Are you ready for… Young Avengers?

There’s a new superhero comic book coming out today. It looks like this.

Young Avengers #1 Cover by Jamie McKelvie(Credit:
Young Avengers #1
Cover by Jamie McKelvie

It could also look like this.

Young Avengers #1Variant Cover by Bryan Lee O'Malley (Credit:
Young Avengers #1
Variant Cover by Bryan Lee O’Malley

Or this.

Young Avengers #1Variant Cover by Skottie Young (Credit:
Young Avengers #1
Variant Cover by Skottie Young

Seriously, I’d buy it for the cover(s) alone. But that’s me.

Should YOU buy it? See if the following categories apply to you:

  1. Are you a fan of the original Young Avengers saga that began in 2005 and culminated in Avengers: The Childrens’ Crusade this past year?
  2. Are you a fan of creative team Kieron Gillen and Jamie McKelvie, most famous for their creator-owned, critically acclaimed series Phonogram back in 2006, or any of the comics they’ve done individually since then?
  3. Are you either looking for a satisfying Young Adults tale and/or had your superhero appetite whet from last year’s billion-dollar movie Marvel’s The Avengers and now want more?

If you answered ‘Yes’ to any of the above questions, Young Avengers should definitely be in your pull-list. Read on to find out why.

First, the million dollar question. Can anyone pick up Young Avengers #1 without having read the original Young Avengers saga, mentioned above, or the recently-concluded Journey into Mystery, or the Vengeance miniseries, or any other comic where these characters have appeared before?

On Gillen’s tumblr, he answers this succintly:

If you can’t pick up a #1 and read it cold, we’ve failed entirely.

Issue 1 is densely loaded in terms of bringing you up to speed with all the necessary information. That’s what it’s for. Stuff you don’t grasp is almost certainly mysteries, and we’ll get to it in time.

But why should you care about this book enough to pick it up? As with all good stories, the answer is: the cast. The six initial members of the Young Avengers promise to be more than enough fodder for many, many stories to come.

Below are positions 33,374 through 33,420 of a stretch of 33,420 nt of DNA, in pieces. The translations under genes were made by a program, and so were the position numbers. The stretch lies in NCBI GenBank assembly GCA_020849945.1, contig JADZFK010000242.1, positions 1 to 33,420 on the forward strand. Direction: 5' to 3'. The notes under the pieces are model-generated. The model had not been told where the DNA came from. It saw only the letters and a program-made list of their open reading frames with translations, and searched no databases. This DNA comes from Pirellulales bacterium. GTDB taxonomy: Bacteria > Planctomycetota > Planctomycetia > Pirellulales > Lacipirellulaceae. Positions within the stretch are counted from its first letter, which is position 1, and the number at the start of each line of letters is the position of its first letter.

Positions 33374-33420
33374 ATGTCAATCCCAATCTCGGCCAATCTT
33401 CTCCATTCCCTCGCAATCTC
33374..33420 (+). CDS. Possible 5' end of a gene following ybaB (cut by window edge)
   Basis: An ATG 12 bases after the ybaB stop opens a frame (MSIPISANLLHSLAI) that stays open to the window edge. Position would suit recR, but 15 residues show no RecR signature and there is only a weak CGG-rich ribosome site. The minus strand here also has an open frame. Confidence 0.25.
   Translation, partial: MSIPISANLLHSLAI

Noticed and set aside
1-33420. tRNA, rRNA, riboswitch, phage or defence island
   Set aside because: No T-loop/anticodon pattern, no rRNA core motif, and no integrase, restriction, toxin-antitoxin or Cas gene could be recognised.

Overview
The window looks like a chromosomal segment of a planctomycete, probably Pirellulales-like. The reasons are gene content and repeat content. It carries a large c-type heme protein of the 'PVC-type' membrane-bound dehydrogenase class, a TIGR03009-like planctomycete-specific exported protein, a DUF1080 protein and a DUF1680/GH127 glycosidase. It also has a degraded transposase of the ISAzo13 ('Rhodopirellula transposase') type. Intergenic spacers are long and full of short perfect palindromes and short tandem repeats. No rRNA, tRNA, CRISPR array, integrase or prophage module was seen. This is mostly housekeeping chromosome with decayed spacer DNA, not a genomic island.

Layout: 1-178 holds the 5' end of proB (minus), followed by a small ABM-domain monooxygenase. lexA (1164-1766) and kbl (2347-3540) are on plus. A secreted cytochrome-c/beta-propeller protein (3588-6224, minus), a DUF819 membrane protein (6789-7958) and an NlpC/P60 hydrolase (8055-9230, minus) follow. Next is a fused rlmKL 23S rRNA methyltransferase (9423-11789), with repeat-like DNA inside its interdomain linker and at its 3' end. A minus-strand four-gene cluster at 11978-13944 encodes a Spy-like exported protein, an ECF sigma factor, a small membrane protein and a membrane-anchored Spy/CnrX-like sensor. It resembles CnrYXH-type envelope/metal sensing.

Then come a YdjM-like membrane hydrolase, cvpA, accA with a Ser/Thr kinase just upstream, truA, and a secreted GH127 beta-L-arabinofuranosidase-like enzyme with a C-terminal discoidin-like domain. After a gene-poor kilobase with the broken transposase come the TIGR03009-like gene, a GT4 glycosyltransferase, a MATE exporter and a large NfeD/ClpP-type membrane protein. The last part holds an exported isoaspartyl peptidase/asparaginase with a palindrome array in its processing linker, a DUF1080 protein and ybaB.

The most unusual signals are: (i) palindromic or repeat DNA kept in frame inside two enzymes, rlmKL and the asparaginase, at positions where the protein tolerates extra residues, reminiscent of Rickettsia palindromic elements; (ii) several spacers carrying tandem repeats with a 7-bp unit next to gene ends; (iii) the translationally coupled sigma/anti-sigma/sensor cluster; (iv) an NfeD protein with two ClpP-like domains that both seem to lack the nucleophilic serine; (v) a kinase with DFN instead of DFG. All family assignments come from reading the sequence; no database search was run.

Previews of the first issue have been going around the Net, so we know that the story opens with Kate Bishop and Noh-Varr, two of the six main cast. The first three pages provide some background into both characters amid the serenity of space, along with the throbbing of Noh-Varr’s… music on the third page:

Noh-Varr. Oh. My.(Credit: LiquidOctopus)
Noh-Varr. Oh. My.
(Credit: LiquidOctopus)

Writer Gillen is rather prolific on tumblr and in the lead up to the book’s launch, he’s written mini-essays for each member of the team. You should definitely read each one, but here’s the gist.

Marvel Boy (Noh-Varr) | One banished Kree warrior who’s lost everything except his vintage vinyl collection. And his spaceship.
He’s instinctively a hero – his hedonism is almost impossible to separate from a hero.  Everything has been taken from him, and he acts like a hero anyway, because being a hero is the only thing that has ever meant anything to him.

Hawkeye (Kate Bishop) | One rich girl with no powers whatsoever. And a bow. The bow is important.
Kate having come to terms with stuff is a big part of her, for me. She’s got a level head on her shoulders. She weighs her feelings and decides what she’s going to do about them. She doesn’t have an inferiority complex. She’s worked past that. She’s a little more worldly, and you can tell.

Miss America and LokiMarvel NOW! Point One (Credit: DumbAngelSessions)
Miss America and Loki
Marvel NOW! Point One
(Credit: DumbAngelSessions)

Miss America (America Chavez) | One mysterious interdimensional super hero with mysterious background and mysterious anger issues.